The chances of surviving NSCLC for at least five years after it is detected vary depending on the extent of disease at diagnosis. The average five-year survival rate is 25%, according to the NCI’s Surveillance, Epidemiology and End Results (SEER) program. If the cancer is found early, before it has spread, the five-year survival rate is 63%. Cancer that has spread outside the lungs to a nearby structure or lymph node has a 35% five-year survival rate. The survival rate for lung cancer that has spread to a distant organ, such as the brains, bones, or liver, drops to 7%.
Small-cell lung cancer grows and spreads quickly—it will already have metastasized in nearly 70% of people by the time they are diagnosed, according to the American Cancer Society. As a result, the prognosis for those with SCLC usually is poor. Even if SCLC initially responds well to treatment, the cancer eventually returns in most patients.
Overall, the SEER five-year survival rate is 7%. If the cancer is found early, before it spreads, that survival rate is 27%. If the cancer has spread to a nearby structure or lymph node, the five-year survival rate is 16%. Among those in whom the cancer has spread to a distant organ, that rate is only 3%.
Treatment Advances and Improved Outcomes
The treatment strategy for a patient’s lung cancer is determined by several factors, including the type and stage of the cancer and the patient’s overall health. Over the past decade, as new treatments such as immunotherapy and targeted therapy have been introduced, the number of deaths from lung cancer, especially the non-small cell type, has dropped significantly. Both therapies, as well as other types, are available at RCCA as first-line treatments.
“In patients who have lung cancer that has spread throughout the body, there is clearly a marked improvement in how long a person can live and even in overall survival” thanks to the availability of interventions such as immunotherapy and targeted therapy, says Seth Berk, MD, a board-certified oncologist who practices with RCCA in Moorestown, NJ.
Targeted therapy, Dr. Berk adds, has helped doctors take a highly individualized approach to patients’ lung cancer. “Some patients have forms of lung cancer with certain genetic profiles that enable those people to benefit from molecular therapies unique to their particular cancer.” Targeted therapy is beneficial for people who have an abnormal gene, or a gene mutation, that causes cancer cells to grow and spread. The therapy uses drugs or other agents to prevent those cells from reproducing, and it’s not as harsh as chemotherapy.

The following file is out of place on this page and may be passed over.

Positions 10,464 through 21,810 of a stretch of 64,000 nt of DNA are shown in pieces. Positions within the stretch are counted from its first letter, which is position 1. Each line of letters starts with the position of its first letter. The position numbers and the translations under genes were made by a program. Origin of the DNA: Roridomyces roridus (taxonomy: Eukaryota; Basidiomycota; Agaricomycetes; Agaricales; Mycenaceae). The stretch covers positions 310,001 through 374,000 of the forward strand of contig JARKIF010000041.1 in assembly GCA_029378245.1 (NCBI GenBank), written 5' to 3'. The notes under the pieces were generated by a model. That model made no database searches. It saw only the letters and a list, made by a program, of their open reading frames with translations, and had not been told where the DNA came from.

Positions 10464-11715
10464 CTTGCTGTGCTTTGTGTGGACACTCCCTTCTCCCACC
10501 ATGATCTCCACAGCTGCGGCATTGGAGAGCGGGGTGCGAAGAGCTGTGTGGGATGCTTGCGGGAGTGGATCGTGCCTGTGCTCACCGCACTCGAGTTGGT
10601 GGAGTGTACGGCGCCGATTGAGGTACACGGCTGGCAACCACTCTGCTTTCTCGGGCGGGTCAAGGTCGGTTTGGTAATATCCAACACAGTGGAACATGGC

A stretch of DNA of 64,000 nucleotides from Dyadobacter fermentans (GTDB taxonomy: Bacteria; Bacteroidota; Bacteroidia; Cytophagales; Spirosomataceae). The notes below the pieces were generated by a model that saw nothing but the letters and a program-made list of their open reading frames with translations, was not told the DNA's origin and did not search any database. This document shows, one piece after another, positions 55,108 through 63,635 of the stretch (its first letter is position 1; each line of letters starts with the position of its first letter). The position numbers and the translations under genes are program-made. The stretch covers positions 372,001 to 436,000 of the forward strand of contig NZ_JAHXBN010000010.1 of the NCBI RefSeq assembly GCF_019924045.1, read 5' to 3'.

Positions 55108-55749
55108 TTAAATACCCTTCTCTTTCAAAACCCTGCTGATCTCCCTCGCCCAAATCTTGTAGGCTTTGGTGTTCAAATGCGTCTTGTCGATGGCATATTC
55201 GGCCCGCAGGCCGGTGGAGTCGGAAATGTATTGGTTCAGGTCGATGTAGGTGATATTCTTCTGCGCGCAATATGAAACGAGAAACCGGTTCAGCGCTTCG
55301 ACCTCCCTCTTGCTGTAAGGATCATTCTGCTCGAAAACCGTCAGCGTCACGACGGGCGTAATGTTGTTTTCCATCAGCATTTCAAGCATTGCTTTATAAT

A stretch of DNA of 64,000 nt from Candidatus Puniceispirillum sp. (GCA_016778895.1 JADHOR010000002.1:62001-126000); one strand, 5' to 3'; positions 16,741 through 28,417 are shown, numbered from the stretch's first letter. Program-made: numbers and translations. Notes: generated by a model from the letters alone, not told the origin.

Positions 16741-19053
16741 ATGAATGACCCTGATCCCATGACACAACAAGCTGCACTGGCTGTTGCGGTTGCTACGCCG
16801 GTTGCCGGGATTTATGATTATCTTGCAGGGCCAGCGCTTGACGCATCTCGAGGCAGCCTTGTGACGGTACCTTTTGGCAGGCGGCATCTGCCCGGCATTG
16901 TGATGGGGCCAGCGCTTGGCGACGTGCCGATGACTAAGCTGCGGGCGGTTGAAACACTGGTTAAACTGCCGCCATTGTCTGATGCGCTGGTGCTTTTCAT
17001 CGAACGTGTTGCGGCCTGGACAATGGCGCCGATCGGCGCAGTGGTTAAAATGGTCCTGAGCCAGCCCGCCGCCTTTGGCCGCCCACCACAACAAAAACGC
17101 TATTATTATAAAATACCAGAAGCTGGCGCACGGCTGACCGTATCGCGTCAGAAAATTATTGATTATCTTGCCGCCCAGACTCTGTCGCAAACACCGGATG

When lung cancer is discovered early—before it has had a chance to spread beyond nearby lymph nodes—all or part of the lung often can be surgically removed. However, undergoing surgery may not be viable for some patients who have additional medical conditions, such as chronic obstructive pulmonary disease. Dr. Berk credits newer treatment options for improving outcomes in such patients. One example is stereotactic body radiotherapy (SBRT), which destroys cancer cells or prevents them from growing. “SBRT is a sort of radiosurgery that delivers high doses of radiation to a very small defined area in patients not healthy enough to undergo surgery,” Dr. Berk explains. “The long-term outcomes with SBRT are very similar to those for surgeries that remove a portion of the lung. So, it’s slowly becoming a new standard for people whose health doesn’t permit an operation.”
Dr. Fitzgerald also points to the growing use of robotic surgery over the last 10 years. “Robotic surgery allows for very small incisions to be made in the lung. The recovery time is much faster than for traditional surgery because there’s minimal pain, and you can get people up and moving about. I see people in their early 80s who have had a portion of their lung removed go home from the hospital one or two days after their procedure, and they don’t need any pain medication.” He adds, “It has extended the ability to do surgery on people who medically may be somewhat frail. It’s a less-heralded advance than other developments but a real revolution.”
Other techniques less commonly used as alternatives to surgery include cryotherapy or electrocautery, which freezes or burns cancer cells, respectively, to destroy them, and photodynamic therapy, which employs drugs and lasers.
Treating Non-Small Cell Lung Cancer
Surgery, or radiotherapy for patients who aren’t candidates for surgery, is the treatment of choice for stage I and II NSCLC. In stage I, the tumor is no more than 3 centimeters (about 1.2 inches) in size and the cancer hasn’t spread to any other tissues or lymph nodes. In stage II, the tumor ranges in size from 3 cm to 7 cm (about 3 inches), or cancer has spread to tissues surrounding the lung or the large bronchial tubes. For stage II lung cancers, chemotherapy often is used with surgery as an adjunct therapy to destroy any cancer cells that might remain after removal of the tumor or lung.